• Should be punctual, careful and act in the exam as directed by the candidate without wasting time of the candidate.
• Should not make any claim or accept any money or money’s worth from the candidate. The honorarium to the scribe shall be paid by the institute.
• Should not put the candidate in emotional or stressful situation during the period of examination.
• Should maintain distance with candidate prior and after the exam and not exploit the candidate in any manner.
• Shall submit the required declaration/acceptance in the prescribed format.
• Shall follow all instructions, guidelines, directions, etc., of the institute in true letter and spirit.
• Failure to follow the above may impact the result/enrolment of the candidate apart from being booked under use of unfair means in examination.

How to request for a scribe?
The nuances in the procedure may vary depending on the university, education board in question. But the overall sequence of steps is as follows:
• The student with the disability makes an application in the prescribed form available on the university/education board website seeking help of a “scribe” and/or extra-time.
• Documentary evidences such as disability certificate issued by a government authority and any earlier such approvals granted for examinations attended.
• Documents are to be submitted at least 45 days in advance from the date of commencement of examination in which he/she intends to appear.
• The scribe is then appointed by the examining authority once the request is approved.
• Supposing the candidate wishes to bring his/her own scribe to the exam, permission is subject to the educational qualification and eligibility of the scribe.
• The general thumb rule is that the academic qualification of a ‘scribe’ (writer) to write the examination on behalf of a physically challenged student should be one grade lower than the qualification possessed by the candidate enrolled for appearing in the examination.
• Before commencement of the examination, the ‘scribe’ (writer) shall submit a suitable undertaking in the prescribed format confirming, that he/she fulfils the above criteria, to the competent authority such as Superintendent of the Examination Centre for onward transmission to the institute.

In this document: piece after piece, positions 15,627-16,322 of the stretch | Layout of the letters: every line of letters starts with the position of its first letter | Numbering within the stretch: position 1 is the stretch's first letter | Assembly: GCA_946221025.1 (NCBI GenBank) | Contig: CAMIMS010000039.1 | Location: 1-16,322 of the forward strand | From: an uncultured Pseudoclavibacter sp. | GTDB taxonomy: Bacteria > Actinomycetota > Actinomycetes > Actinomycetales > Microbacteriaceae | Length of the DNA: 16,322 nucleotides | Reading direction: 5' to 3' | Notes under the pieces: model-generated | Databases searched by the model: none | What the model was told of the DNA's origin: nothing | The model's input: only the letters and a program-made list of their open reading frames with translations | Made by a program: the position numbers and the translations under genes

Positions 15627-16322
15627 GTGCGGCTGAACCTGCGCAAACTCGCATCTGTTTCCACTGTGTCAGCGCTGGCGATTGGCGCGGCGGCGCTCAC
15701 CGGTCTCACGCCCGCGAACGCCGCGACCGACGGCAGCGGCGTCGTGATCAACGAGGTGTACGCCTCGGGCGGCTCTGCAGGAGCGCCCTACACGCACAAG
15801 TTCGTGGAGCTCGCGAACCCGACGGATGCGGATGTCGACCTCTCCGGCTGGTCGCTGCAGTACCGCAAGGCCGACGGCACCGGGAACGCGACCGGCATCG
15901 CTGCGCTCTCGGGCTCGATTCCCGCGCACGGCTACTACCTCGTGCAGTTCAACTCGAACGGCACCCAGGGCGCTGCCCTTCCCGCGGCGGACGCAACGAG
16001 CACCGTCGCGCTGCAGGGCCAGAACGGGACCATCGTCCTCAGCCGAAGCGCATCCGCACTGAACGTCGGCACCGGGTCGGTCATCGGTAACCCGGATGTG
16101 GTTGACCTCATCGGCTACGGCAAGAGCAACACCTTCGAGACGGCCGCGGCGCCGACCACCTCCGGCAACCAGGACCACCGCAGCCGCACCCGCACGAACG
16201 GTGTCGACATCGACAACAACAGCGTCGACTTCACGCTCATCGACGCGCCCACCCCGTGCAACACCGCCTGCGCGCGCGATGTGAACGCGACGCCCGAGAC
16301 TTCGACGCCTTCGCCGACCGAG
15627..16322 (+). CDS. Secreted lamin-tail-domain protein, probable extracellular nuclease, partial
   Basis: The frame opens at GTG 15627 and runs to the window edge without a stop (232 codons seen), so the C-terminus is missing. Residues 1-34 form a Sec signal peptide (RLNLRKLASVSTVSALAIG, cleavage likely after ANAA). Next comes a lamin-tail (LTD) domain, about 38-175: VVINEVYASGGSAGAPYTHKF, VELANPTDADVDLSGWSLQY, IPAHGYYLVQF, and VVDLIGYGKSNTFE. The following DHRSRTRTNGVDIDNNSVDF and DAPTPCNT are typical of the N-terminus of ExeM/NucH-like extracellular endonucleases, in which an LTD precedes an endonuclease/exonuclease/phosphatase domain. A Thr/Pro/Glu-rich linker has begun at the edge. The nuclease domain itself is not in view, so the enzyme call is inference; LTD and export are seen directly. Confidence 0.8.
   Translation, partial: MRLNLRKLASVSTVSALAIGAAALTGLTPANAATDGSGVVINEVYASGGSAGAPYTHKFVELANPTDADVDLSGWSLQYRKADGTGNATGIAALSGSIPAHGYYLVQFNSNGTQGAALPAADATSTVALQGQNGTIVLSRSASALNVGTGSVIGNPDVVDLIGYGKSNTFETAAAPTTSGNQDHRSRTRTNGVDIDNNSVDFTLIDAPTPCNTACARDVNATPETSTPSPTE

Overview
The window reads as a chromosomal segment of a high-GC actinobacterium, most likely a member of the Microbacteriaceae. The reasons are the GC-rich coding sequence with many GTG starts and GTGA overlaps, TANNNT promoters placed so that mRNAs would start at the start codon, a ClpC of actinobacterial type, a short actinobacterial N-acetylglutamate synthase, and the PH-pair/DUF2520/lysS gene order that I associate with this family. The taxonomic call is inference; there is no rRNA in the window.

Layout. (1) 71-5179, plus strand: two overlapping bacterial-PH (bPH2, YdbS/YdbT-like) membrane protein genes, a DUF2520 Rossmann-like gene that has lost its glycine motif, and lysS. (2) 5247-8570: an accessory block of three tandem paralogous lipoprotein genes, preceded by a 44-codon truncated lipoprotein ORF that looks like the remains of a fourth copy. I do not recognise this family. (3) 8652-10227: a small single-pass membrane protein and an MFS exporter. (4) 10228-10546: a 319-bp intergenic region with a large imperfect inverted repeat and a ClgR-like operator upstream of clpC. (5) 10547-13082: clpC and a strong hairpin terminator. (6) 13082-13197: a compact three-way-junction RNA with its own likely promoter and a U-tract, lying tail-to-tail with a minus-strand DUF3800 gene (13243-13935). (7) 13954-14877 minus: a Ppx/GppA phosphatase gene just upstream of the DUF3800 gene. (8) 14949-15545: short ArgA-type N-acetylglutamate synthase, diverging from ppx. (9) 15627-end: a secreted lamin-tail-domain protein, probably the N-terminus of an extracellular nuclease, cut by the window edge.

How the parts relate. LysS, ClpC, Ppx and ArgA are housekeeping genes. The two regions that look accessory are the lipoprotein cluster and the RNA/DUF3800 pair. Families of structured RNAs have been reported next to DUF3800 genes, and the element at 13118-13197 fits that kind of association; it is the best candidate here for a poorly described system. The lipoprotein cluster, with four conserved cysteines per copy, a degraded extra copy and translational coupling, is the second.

Once the scribe is permitted to accompany the candidate to the examination hall, most examination centers permit additional time for these students for completing the examination paper.

It is also to be noted that most universities and education boards pay an honorarium to the scribe for the services rendered for every examination paper.

Speech to text tools – the new-age scribes!
Digital devices have made a world of difference to the physically disabled through the “accessibility” feature present in most smart phones and computers. Speech to text tools such as Google Docs voice typing, Microsoft Dictate convert spoken words to written text in the gadget. However, punctuation becomes a slight challenge. Braille keyboards are also available. Sound amplification, larger fonts, and several other features are designed to make the gadget usable by differently-abled users. Screen readers also provide a talk back function, so any action performed on the gadget is loudly spoken out. My uncle’s smartphone neatly calls out “Anu calling” every time I call him!

Physically disabled students actively seek the support of human scribes during formal examinations even to this day. However, for several other activities such as seminars, debates, competitions, job interviews, their smartphones and laptops are able to play the digital scribe. But that doesn’t take away the invaluable service performed by a scribe during crucial examinations in one’s academic pursuit.


The author is an IT industry drop-out after several years of slogging and money-making. She is now working freelance as a corporate technical trainer and content writer. She is hoping to channelize her passion for writing into a satisfying experience for herself and a joyous experience for her readers. She can be reached at